The bring-your-own-device (BYOD) phenomenon has entered the mainstream, with nearly 70 percent of all smartphone-owning professionals now using their personal device to access corporate data, according to Ovum. However, almost 80 percent of today’s BYOD activity remains inadequately managed by IT departments, leaving businesses not only at risk of data loss but unable to claim they took reasonable preventative measures, says the global analyst firm.
In the largest study conducted into employee BYOD behaviour and attitudes, surveying over 4,000 full-time employees, Ovum found a concerning level of ignorance by IT professionals about the BYOD trend. Nearly half of the respondents’ employers’ IT departments either did not know of BYOD or were ignoring its existence, operating a “don’t ask, don’t tell” policy, while a further 8.1 percent actively discouraged it. Levels of ignorance by IT were significantly higher in mature economies with more rigid working practices, such as those of Continental Europe, compared to high-growth economies such as Brazil, India and South Africa.
“Despite much speculation, BYOD is here to stay. Therefore, it’s worrying to see evidence of such a high proportion of businesses burying their head in the sand when it comes to planning adequately for it,” says Richard Absalom, senior analyst at Ovum. “BYOD multiplies the number of networks, applications, and end-points through which data is accessed. These are the three main points at which data is vulnerable; so, if left unmanaged, BYOD creates a huge data security risk.”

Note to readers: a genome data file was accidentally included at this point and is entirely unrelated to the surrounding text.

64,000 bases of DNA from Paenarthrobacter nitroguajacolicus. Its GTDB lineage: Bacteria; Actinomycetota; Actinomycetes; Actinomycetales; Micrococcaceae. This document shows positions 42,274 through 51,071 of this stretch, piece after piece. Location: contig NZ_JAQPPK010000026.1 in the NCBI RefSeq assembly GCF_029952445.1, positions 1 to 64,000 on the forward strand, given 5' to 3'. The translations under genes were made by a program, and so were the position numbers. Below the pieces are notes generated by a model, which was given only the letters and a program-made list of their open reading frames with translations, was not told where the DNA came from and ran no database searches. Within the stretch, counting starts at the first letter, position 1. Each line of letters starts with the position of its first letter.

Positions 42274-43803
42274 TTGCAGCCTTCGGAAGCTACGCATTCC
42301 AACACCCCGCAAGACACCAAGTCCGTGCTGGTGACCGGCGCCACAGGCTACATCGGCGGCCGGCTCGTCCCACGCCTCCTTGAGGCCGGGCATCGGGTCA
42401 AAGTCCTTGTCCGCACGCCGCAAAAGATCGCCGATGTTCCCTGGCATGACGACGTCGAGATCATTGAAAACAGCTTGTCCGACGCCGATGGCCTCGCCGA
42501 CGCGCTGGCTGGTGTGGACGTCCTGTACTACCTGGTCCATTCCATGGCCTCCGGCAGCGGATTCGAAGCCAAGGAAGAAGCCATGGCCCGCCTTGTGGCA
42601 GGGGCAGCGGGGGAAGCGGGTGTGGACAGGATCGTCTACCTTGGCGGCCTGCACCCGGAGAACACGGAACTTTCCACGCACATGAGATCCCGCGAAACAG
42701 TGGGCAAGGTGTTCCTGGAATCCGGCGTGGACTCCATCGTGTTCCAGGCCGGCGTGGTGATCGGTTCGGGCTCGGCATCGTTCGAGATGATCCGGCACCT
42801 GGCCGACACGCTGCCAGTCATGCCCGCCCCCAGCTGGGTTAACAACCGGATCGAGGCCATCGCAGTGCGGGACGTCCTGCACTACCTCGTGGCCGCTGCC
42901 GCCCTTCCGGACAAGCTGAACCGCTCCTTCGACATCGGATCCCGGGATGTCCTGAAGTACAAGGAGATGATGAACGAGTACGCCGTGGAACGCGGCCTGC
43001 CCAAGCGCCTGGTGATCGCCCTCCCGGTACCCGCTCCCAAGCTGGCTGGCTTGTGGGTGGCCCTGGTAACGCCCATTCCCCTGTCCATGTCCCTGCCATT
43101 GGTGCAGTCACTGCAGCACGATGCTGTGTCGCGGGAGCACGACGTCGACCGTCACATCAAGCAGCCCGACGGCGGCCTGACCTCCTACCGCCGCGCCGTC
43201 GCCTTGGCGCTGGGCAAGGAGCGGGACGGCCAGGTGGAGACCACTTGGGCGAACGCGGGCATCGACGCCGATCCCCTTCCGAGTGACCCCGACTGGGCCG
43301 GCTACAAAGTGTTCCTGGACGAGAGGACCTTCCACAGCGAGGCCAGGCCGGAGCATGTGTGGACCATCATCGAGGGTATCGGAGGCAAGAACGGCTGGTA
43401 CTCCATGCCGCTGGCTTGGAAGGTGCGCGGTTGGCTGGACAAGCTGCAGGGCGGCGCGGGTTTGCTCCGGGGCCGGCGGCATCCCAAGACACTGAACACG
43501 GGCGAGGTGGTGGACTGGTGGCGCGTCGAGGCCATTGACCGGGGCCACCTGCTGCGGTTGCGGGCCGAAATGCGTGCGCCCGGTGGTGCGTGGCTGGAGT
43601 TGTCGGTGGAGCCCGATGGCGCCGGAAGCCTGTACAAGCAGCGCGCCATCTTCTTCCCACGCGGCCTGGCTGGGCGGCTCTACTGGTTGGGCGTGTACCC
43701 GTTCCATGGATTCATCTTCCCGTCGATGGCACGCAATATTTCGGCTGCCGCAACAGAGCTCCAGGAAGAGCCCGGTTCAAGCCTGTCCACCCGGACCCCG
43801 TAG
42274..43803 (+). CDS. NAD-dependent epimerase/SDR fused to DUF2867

One of the key questions about the outlook for the BYOD phenomenon is whether, as enterprises update their corporate device fleets to the large touchscreen devices that employees actually want and are buying through consumer channels, the effect will be neutralized. However, Ovum’s research shows that 50% of employees say privacy concerns would stop them accessing their own personal apps on a corporate provisioned smartphone. For half of all employees, a corporately provisioned smartphone or tablet is not a perfect substitute for a personally owned device, and this will continue to give momentum to the BYOD trend.
Ovum also finds a divide in BYOD behaviour and corporate IT attitudes between high-growth and mature economies. “BYOD in the developing IT and consumer electronics markets is big and structurally predisposed to get bigger,” explains Absalom. “Overall, we are seeing more encouragement of BYOD behaviour in high-growth economies, such as South Africa, Brazil, India and the South Eastern Tiger economies, than in mature economies, notably continental Western Europe.”
“The way people work will have a profound effect on how BYOD is rolled out and managed within an organisation. As such, it’s imperative that IT departments act quickly to develop and implement clear policies governing BYOD. BYOD can provide an added advantage in terms of productivity and efficiency but to do this it will be important to get the right blend of process, policy, people, and technology management,” concludes Absalom.